LEAKING UNDERGROUND STORAGE TANK PROGRAM

For necessary expenses to carry out leaking underground storage tank cleanup activities authorized by section 205 of the Superfund Amendments and Reauthorization Act of 1986, and for construction, alteration, repair, rehabilitation, and renovation of facilities, not to exceed $85,000 per project, $73,027,000, to remain available until expended.

OIL SPILL RESPONSE

For expenses necessary to carry out the Environmental Protection Agency's responsibilities under the Oil Pollution Act of 1990, $15,863,000, to be derived from the Oil Spill Liability trust fund, to remain available until expended.

AMENDMENT OFFERED BY MR. OBEY

Mr. OBEY. Mr. Chairman, I offer an amendment.

The Acting CHAIRMAN. The Clerk will designate the amendment.

The text of the amendment is as follows:

Amendment offered by Mr. Obey:

On page 66 after line 20, insert the following new section:

CLEAN WATER STATE REVOLVING FUND

(INCLUDING REVENUE OFFSETS)

In addition to amounts otherwise made available in this Act, $500,000,000 shall be available for making capitalization grants for the Clean Water State Revolving Fund under title IV of the Federal Water Pollution Control Act, as amended: Provided, that, notwithstanding provisions of the Economic Growth and Tax Relief Act of 2001 and the Jobs and Growth Tax Relief Reconciliation Act of 2003, in the case of taxpayers with adjusted gross income in excess of $1,000,000 for calendar year 2006, the amount of tax reduction resulting from such acts shall be reduced by 1.562 percent.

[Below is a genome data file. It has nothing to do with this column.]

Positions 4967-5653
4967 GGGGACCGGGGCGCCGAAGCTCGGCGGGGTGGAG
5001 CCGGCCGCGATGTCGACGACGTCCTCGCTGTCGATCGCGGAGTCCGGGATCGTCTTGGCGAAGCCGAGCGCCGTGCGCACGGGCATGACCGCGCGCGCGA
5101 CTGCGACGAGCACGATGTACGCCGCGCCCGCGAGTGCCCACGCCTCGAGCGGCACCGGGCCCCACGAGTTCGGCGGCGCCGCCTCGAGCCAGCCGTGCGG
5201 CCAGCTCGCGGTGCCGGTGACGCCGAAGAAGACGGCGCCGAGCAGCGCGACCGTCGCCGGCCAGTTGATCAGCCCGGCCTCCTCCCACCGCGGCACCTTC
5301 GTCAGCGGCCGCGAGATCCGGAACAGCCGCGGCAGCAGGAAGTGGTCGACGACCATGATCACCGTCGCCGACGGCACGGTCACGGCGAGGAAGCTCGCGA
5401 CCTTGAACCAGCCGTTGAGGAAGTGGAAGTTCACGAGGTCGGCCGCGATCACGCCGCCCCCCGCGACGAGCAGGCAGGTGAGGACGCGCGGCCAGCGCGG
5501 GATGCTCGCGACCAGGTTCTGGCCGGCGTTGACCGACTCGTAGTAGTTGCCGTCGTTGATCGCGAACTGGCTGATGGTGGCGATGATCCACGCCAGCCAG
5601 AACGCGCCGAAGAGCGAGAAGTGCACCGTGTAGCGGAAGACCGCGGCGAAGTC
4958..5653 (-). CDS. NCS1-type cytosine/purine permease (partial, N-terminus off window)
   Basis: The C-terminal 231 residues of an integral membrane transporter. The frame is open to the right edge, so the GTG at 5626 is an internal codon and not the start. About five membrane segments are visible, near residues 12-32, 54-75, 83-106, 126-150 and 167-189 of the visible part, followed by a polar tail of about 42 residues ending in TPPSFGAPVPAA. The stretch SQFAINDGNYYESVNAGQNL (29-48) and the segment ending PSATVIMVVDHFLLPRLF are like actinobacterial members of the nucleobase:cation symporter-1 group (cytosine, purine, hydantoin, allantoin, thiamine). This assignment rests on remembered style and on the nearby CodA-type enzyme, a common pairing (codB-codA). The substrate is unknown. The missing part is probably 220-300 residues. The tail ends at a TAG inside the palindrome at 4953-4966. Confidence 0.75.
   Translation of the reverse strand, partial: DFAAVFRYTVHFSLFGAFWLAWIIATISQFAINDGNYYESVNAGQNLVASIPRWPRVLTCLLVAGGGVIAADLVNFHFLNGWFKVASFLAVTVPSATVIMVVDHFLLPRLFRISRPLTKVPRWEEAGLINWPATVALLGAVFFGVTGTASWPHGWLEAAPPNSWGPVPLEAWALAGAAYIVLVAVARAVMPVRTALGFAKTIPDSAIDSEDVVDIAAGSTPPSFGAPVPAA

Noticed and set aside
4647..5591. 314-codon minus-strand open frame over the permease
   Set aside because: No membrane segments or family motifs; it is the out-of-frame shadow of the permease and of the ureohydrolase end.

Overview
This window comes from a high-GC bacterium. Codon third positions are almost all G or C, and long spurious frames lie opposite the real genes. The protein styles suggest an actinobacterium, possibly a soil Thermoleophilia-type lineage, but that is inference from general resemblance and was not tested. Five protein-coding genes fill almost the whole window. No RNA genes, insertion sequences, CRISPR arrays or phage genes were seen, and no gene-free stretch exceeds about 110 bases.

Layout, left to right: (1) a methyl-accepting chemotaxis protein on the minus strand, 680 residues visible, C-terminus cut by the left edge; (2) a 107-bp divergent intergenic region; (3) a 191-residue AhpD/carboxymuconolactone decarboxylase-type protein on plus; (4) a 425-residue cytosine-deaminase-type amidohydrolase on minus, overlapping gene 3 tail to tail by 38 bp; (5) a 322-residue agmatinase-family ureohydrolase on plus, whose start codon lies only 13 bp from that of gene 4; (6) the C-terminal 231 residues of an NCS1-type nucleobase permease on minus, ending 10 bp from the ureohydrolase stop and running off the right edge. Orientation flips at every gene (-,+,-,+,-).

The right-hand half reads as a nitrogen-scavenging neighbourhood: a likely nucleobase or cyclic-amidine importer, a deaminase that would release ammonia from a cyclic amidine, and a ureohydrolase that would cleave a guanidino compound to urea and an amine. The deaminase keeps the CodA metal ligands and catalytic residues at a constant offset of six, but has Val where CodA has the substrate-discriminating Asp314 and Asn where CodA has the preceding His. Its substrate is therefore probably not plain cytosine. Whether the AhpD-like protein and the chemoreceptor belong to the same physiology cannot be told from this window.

The Acting CHAIRMAN. Pursuant to the order of the House of today, the gentleman from Wisconsin (Mr. Obey) and a Member opposed each will control 5 minutes.

The Chair recognizes the gentleman from Wisconsin (Mr. Obey).

Mr. TAYLOR of North Carolina. Mr. Chairman, I would like to reserve a point of order.

The Acting CHAIRMAN. The gentleman from North Carolina reserves a point of order.

Mr. OBEY. Mr. Chairman, I yield myself such time as I might consume.

Mr. Chairman, several weeks ago this House chose to make $140,000 tax cuts for persons who make more than a million dollars a year a higher priority than dealing with the $300 billion-plus backlog that our States and communities have in dealing with their sewer and water problems.

When I came to this Congress, the population of this country was 203 million people and our principal program to attack the lack of clean water was a multi-billion dollar grant program to local communities.